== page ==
U.S. airline officials and wireless carriers AT&T and Verizon last night reached a tentative deal to delay deployment of 5G C-band for another two weeks, until January 19, subject to FCC and FAA approval. The agreement is characterized as a “framework” to allow both sides of the boiling controversy to turn down the temperature and further study and reach agreement on mitigation strategies designed to prevent C-band interference on aircraft radio altimeters at the U.S.’s largest commercial airports.
The apparent deal came less than 48 hours before the two wireless carriers were scheduled to switch on their 5G C-band transmitters and mere hours before the airlines’ interests were prepared to file suit in the U.S. Court of Appeals. That legal action was expected to request the court to force the FCC to consider an aviation industry petition filed December 30 that requested further delay and study of the matter. Through Monday, the FCC had declined to acknowledge or respond to that petition. Senior airline officials made clear that the industry retained its legal options should the parties fail to reach a more permanent agreement in the coming weeks.
These officials hinted that recent talks between the parties were focused on implementation of some form of the “French model” of 5G C-band mitigation. That model provides for the tenfold reduction of C-band signals on commercial runways or during the last mile of approach or first mile of takeoff. That suggestion had previously been rejected as “inadequate” to ensure safety by both the Aerospace Industries Association (AIA) and Airlines for America (A4A). But in a letter to FCC Secretary Marlene Dortch, sent on New Year’s Eve, Verizon accused AIA of using safety concerns over 5G C-band to hold deployment of the technology “hostage” to force the wireless industry to cover the costs of “upgrading any obsolete altimeters that, in the view of some aviation interests, do an abnormally poor job of filtering signals in bands far removed from the 4.2 to 4.4 GHz aeronautical altimetry band.”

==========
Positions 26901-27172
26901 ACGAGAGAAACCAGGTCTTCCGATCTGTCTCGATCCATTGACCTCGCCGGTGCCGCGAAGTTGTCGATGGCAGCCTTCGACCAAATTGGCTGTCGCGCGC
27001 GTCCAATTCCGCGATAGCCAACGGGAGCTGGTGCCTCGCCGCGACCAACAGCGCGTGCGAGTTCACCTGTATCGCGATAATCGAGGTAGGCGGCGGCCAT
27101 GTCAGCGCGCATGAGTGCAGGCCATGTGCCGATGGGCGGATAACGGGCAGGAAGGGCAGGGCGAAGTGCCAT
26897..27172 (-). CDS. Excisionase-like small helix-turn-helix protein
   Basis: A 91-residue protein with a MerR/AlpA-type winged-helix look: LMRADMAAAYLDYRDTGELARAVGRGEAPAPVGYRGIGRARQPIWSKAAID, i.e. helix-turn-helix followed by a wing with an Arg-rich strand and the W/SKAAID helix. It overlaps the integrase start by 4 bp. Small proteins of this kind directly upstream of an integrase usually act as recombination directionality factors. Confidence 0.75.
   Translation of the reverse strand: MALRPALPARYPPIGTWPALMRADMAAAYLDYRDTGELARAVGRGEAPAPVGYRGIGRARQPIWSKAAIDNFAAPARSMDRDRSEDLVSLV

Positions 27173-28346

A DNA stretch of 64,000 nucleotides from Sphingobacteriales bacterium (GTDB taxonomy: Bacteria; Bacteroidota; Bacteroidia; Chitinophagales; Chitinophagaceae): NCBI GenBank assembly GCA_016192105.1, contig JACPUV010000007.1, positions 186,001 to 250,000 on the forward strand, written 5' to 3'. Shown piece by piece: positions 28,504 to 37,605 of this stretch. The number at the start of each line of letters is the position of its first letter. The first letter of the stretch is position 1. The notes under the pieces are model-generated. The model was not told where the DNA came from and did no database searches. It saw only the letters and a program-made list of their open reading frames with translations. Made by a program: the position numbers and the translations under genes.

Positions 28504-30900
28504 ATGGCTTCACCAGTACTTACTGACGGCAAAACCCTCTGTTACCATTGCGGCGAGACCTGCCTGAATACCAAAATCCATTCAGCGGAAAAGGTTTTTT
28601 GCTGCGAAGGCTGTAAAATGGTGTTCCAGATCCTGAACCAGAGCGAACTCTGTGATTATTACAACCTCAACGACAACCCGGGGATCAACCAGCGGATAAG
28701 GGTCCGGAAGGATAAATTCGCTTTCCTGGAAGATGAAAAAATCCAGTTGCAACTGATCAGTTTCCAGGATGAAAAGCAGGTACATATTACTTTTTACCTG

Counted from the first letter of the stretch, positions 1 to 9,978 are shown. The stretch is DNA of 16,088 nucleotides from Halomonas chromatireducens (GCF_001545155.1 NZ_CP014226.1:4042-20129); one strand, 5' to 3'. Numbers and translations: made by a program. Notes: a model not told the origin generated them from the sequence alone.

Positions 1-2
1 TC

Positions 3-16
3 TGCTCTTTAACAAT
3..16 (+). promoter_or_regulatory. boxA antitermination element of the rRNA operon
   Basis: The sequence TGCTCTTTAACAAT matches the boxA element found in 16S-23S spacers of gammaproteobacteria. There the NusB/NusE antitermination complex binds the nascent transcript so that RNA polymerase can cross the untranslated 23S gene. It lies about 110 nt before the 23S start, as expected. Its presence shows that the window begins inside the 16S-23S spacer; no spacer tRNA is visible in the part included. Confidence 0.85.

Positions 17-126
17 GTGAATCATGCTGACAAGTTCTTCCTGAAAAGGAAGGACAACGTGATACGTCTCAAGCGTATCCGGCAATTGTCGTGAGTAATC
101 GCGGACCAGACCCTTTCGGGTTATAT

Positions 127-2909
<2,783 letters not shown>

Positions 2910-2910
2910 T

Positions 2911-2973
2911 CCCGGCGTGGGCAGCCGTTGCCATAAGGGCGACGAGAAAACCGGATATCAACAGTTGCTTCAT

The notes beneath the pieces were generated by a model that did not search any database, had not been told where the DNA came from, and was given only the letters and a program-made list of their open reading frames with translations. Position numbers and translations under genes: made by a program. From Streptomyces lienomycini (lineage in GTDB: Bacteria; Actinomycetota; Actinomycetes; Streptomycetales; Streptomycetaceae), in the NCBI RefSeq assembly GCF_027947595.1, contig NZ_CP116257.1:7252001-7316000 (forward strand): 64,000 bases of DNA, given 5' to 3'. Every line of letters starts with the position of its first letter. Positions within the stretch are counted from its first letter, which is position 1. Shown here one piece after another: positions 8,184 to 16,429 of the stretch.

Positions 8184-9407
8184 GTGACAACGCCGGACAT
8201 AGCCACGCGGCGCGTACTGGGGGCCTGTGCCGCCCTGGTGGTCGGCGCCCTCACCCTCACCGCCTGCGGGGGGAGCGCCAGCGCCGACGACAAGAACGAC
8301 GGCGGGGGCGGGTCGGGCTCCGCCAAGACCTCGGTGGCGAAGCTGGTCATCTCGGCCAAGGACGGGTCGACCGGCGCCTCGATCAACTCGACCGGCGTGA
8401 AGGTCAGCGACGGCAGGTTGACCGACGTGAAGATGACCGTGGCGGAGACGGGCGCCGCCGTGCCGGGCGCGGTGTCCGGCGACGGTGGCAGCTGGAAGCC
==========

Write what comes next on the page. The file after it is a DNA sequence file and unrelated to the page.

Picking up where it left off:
While agreeing about the need for lower-power signal approach boxes around airports, the wireless carriers don't see eye-to-eye with the industry when it comes to helicopters. In fact, the carriers said there is only a need for lower-power signals directly above public heliports because “helicopters take off vertically and there is no need to account for an approach box around a helipad.”